Combustible Celluloid
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With: John Gilbert, Eleanor Boardman, Roy D'Arcy, Lionel Belmore, Emily Fitzroy, Estelle Taylor, Robert McKim, William V. Mong, Virginia Brown Faire
Written by: Dorothy Farnum, Alexander Salvini, Bernard McConville, Charles Fechter
Directed by: King Vidor, Emmett J. Flynn
MPAA Rating: Not Rated
Running Time: 185
Date: 03/18/2013

John Gilbert: Bardelys the Magnificent & Monte Cristo (2009)

3 1/2 Stars (out of 4)

Swords and Kisses

By Jeffrey M. Anderson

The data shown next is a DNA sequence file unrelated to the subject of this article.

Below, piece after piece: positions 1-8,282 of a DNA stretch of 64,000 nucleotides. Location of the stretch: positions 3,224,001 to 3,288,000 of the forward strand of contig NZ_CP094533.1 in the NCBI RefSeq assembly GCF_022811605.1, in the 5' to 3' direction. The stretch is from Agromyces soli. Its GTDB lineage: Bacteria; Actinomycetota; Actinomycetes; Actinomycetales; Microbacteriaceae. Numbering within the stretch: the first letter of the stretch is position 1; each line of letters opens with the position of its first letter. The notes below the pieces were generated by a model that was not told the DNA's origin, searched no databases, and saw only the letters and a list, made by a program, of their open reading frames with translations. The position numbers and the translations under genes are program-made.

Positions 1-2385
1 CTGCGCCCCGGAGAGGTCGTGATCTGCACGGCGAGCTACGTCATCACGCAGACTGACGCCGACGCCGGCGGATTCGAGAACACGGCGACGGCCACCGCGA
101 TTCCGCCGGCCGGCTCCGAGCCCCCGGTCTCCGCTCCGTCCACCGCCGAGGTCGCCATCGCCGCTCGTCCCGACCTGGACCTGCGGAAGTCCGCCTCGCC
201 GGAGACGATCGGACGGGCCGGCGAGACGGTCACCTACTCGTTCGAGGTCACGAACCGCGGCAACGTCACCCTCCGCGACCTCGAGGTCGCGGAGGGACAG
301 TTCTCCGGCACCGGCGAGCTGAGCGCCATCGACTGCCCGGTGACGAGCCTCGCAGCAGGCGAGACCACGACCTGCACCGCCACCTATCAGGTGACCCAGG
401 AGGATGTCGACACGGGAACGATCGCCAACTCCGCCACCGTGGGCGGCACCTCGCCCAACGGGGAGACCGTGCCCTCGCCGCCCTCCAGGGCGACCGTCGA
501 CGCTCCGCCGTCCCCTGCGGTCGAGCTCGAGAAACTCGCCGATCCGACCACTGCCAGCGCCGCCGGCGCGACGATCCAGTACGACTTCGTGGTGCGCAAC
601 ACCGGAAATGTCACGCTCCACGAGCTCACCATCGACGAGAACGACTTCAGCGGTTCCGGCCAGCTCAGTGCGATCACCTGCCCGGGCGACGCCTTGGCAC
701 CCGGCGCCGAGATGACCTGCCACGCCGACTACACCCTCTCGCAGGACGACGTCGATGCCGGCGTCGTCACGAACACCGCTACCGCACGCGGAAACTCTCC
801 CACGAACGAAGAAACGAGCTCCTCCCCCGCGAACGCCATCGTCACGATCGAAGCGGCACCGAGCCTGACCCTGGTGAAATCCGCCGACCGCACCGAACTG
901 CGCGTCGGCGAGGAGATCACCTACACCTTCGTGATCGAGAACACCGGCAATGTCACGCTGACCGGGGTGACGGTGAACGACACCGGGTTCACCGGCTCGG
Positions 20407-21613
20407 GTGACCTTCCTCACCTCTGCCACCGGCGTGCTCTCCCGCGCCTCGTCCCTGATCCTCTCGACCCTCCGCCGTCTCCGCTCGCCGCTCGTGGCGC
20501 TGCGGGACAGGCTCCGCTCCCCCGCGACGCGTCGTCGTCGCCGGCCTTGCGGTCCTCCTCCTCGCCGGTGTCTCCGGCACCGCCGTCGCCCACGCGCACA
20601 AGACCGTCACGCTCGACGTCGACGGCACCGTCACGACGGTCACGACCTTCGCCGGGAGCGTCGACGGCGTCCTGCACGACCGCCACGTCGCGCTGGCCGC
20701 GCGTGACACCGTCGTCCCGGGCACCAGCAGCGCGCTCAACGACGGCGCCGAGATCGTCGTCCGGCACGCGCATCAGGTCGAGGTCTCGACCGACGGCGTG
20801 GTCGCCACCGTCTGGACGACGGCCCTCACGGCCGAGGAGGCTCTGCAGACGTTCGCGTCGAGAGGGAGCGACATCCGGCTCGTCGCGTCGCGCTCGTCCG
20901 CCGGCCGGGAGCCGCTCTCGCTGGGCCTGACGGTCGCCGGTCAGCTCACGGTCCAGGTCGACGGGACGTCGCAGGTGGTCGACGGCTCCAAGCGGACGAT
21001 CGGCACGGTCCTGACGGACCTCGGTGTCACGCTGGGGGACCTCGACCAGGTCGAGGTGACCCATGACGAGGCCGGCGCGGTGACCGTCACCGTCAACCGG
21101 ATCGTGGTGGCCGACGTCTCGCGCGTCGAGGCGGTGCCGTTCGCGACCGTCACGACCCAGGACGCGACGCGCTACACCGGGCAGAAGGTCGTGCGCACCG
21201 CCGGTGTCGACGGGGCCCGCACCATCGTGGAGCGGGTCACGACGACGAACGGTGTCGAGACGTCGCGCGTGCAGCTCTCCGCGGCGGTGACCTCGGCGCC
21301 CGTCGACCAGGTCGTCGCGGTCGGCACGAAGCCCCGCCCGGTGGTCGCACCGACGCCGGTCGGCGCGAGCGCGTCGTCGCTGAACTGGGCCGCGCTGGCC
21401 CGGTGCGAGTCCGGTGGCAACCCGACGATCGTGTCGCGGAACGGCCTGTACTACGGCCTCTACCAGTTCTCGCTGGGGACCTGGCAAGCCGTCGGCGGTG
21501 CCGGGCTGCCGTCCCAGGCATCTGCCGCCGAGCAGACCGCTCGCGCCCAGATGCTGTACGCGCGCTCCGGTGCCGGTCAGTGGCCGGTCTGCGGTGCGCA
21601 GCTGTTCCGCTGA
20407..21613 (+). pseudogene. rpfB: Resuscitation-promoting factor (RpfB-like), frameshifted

John Gilbert (1897-1936) wasn't as strong a swashbuckler as Fairbanks, nor as strong a lover as Valentino, but he had a little of both qualities, and he was quite good in his own right. He was a major star in his day, but he died young, from the bottle, and today if he's known at all, he's known as one of the parade of men with whom Garbo wiped the screen. (He can be seen in Flesh and the Devil and Queen Christina). Now a new two-disc DVD set from Flicker Alley hopes to set the record straight. It contains two films originally thought lost and newly restored, and though they're very different films and each showcases the star in a different way, they're both vastly entertaining. Monte Cristo (1922) is of course based on Alexandre Dumas' "The Count of Monte Cristo," and it's a full-blooded adventure, a deeply-felt telling of one of the greatest revenge stories. Gilbert plays the double-crossed Edmond Dantes, wrongly imprisoned for 20 years and thought dead; instead he comes into a fortune and brilliantly exacts his revenge. The film feels a bit truncated in its second half, but I'm not sure if this is a result of the filmmaking or of the condition of the single, worn print that served as the basis for this new restoration. Better still is Bardelys the Magnificent (1926), which boasts the celebrated King Vidor as its director, as well as a much snappier pace and lighter tone. Gilbert plays the title character, a happy womanizer who accepts a bet that he can't woo a particularly difficult female conquest; of course there's the usual mistaken identity and genuine romance, but told with never-ending bravado and good cheer. One major section of the film has been restored using stills. Flicker Alley's superb set also comes with a commentary track for Bardelys the Magnificent, a featurette with Gilbert's daughter, photo galleries and other goodies.

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